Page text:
Visa waiver could increase tourist flow by 30 to 40 percent
Last year’s sharp drop for the ruble was good news inbound tourism with a 13,4 percent increase, the highest growth rate since 2008, Kommersant reports.
Tourism, however, has a much greater potential, representatives of major Russian tour operators argues. Practically speaking, prices in Russia haven halved for visitors from major markets in Europe, the Middle East, Asia and North America.
In a letter sent to Foreign Minister Sergey Lavrov, a group of eight tour operators asks for introduction of electronic visas and a possible enlargement of the 72 hours visa-free entry for cruise tourists in St. Petersburg to include all transit visitors to Russia.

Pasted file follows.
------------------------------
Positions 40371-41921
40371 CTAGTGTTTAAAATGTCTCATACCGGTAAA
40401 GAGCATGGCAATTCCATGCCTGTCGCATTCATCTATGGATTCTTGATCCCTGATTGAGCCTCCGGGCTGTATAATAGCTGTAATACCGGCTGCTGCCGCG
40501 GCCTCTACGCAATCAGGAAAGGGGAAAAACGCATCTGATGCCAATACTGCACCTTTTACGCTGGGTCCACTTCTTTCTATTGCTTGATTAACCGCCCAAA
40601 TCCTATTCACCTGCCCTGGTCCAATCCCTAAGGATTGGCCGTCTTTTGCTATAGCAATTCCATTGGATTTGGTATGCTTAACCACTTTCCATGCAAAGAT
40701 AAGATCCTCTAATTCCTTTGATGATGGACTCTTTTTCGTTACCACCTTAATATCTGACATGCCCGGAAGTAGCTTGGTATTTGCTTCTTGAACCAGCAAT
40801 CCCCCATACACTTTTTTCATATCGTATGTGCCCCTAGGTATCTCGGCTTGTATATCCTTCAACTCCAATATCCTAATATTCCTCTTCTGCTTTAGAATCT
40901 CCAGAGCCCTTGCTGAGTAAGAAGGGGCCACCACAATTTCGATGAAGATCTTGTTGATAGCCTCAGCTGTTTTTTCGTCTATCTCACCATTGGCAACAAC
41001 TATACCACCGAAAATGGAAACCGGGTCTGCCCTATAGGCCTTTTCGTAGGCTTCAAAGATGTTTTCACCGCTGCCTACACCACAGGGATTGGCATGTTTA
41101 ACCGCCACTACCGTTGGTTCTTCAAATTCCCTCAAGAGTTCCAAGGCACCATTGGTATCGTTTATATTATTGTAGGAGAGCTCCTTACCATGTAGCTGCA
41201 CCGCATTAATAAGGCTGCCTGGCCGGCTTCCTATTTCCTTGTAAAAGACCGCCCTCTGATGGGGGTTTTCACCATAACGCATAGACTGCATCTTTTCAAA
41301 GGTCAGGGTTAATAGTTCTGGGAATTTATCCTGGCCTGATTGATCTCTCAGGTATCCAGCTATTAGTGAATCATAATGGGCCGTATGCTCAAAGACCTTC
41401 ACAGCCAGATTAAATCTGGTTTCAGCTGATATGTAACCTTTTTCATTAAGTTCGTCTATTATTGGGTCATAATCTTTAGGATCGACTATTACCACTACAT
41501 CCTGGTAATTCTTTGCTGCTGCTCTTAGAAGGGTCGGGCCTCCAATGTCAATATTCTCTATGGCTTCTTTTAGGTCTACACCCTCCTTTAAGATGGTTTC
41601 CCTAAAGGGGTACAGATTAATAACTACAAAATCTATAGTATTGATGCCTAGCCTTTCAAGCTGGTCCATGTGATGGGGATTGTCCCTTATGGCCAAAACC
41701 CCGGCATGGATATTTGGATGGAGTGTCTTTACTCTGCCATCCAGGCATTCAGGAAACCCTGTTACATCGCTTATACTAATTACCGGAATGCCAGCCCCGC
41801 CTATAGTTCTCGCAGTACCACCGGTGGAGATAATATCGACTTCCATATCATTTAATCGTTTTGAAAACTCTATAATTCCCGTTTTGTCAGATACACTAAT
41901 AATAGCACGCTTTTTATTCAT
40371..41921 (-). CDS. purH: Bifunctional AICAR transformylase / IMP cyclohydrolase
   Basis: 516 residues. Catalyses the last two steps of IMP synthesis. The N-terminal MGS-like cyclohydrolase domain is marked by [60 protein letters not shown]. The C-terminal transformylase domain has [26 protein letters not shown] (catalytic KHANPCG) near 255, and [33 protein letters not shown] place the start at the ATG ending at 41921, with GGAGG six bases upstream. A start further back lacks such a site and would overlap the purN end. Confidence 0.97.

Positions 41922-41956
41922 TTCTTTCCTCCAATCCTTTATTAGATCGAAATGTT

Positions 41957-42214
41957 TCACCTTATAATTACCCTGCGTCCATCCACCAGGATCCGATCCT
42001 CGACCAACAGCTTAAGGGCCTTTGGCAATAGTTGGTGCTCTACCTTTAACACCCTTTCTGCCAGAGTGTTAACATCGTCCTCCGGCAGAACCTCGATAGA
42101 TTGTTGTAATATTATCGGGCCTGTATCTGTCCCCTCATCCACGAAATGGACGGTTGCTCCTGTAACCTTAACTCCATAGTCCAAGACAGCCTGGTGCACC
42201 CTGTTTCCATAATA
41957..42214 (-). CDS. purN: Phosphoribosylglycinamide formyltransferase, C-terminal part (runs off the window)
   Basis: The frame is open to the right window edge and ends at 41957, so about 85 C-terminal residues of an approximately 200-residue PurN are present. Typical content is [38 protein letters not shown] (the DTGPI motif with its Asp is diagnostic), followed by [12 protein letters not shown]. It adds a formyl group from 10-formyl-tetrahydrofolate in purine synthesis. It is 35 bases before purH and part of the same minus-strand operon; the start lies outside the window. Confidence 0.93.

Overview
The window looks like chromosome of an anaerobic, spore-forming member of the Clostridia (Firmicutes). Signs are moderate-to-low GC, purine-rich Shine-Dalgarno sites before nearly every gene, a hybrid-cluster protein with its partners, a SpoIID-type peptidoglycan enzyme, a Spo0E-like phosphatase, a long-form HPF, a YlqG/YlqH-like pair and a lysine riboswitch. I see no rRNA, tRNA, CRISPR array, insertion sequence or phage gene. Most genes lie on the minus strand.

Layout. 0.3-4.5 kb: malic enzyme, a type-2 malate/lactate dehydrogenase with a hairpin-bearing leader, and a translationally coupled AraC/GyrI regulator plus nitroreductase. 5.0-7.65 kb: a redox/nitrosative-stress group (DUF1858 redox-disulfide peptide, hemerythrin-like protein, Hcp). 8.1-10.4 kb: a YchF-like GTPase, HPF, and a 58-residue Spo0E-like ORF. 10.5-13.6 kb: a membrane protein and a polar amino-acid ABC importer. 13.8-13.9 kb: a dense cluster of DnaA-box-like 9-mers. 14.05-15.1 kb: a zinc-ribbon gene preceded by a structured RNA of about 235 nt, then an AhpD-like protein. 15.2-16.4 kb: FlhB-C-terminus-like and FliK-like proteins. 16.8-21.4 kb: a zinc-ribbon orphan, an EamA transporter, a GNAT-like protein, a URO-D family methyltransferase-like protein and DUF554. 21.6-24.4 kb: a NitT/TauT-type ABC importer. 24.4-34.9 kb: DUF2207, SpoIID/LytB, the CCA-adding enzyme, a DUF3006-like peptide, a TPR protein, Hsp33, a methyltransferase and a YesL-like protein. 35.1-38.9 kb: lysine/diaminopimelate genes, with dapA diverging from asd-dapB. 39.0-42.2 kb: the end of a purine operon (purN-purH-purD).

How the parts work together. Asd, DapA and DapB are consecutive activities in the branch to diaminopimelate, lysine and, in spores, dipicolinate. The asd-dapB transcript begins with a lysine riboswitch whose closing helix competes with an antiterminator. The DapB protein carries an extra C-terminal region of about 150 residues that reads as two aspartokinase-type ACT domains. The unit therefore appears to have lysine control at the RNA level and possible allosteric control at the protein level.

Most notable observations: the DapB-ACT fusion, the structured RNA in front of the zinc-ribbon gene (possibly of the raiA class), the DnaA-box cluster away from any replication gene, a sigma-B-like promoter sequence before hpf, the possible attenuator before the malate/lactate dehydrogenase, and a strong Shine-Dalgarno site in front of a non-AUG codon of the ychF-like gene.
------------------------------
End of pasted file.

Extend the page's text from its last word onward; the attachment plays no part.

In the first nine months of 2015 more than 400,000 foreign tourists visited Moscow alone, according to figures given to Kommersant by Russia’s Federal Agency for Tourism. For the whole country, 1,2 million tourists came and they spent around one billion euros.
Hotels in Moscow had a market growth of 4,2 percent, St. Petersburg even better with an impressive 12,8 percent. Despite being much cheaper for foreigners, due to the lower ruble value, hotels in the two cities earned more per bed counted in domestic currency.
Also in the Russian north, hotels are way cheaper for foreigners than two years ago. Today, you could book a room at the business hotels in Murmansk and Arkhangelsk for less than €50.
The tourists companies argue that a complete abolition of visas would gradually increase foreign visitors to Russia from Europe and the US by 30 to 40 percent.
The fastest growing market of foreign visitors to Russia is China.